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Case grows in church killings

3 attempted murder charges added to 9 murder counts

Charleston church shooting suspect Dylann Storm Roof is accused of killing nine people. (Associated Press)
Charleston church shooting suspect Dylann Storm Roof is accused of killing nine people. (Associated Press)
Meg Kinnard Associated Press

COLUMBIA, S.C. – The man accused of killing nine people attending Bible study at a historic black church in Charleston has been indicted on three new charges of attempted murder, prosecutors said Tuesday.

Dylann Storm Roof, 21, already had been charged with nine counts of murder, one for each person killed in the June 17 attack at the Emanuel African Methodist Episcopal church. He also faces a weapons charge, and has been indicted on that charge and the murder counts.

Prosecutor Scarlett Wilson said in a statement that the new attempted murder charges stem from survivors of the massacre.

Roof’s defense attorney did not immediately return a message. Roof’s next court date is expected in October.

The court records released Tuesday show that Roof is accused of trying to kill three females, one of whom is a minor.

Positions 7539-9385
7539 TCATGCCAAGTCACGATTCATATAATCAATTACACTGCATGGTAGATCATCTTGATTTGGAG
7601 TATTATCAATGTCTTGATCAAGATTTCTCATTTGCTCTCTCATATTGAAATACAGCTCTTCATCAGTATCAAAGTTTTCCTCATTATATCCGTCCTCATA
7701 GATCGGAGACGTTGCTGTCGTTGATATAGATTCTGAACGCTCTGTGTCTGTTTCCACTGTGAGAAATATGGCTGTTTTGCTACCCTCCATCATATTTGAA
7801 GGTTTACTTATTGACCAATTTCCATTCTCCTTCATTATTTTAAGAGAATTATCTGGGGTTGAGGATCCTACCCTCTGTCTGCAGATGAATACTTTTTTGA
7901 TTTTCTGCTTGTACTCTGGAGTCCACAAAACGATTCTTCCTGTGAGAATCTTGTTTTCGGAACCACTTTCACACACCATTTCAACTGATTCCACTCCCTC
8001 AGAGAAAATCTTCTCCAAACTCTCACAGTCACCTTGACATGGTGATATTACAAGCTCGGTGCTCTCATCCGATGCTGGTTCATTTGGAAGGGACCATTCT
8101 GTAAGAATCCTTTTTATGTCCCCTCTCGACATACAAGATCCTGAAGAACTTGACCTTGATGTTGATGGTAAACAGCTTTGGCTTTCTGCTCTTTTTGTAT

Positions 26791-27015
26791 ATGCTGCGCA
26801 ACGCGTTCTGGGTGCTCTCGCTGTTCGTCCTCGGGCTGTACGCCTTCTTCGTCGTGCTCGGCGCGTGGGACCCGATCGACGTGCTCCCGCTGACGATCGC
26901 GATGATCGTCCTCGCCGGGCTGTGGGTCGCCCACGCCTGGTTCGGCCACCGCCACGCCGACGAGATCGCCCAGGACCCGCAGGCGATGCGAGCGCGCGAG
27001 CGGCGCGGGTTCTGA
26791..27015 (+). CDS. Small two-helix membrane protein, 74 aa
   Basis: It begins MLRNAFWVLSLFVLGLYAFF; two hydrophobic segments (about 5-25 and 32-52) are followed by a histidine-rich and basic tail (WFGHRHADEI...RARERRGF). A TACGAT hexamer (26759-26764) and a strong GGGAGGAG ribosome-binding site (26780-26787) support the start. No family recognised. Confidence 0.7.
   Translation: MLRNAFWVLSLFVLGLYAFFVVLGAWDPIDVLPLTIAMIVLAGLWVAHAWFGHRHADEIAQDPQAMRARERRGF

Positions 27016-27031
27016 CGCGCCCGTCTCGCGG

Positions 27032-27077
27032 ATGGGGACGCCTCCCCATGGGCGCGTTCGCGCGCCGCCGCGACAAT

Federal authorities have not said whether they will pursue hate crime charges against Roof, although Justice Department officials have said they broadly agree the shootings meet the legal requirements for a hate crime.

The new charges come as South Carolina state lawmakers move closer toward possibly removing the Confederate flag from the Statehouse grounds. Roof, who is white, appeared in photos waving Confederate flags and burning or desecrating U.S. flags, and purportedly wrote of fomenting racial violence. Survivors told police he hurled racial insults during the attack.

After Roof’s arrest, Republicans, including Gov. Nikki Haley and both of the state’s U.S. senators, called for the flag’s removal. The massacre made taking down the flag – long thought politically impossible in South Carolina – the new go-to position, even for conservative politicians.

State senators gave final approval Tuesday to a bill that would remove the flag. That sends the proposal to the House, where it faces a less certain future.

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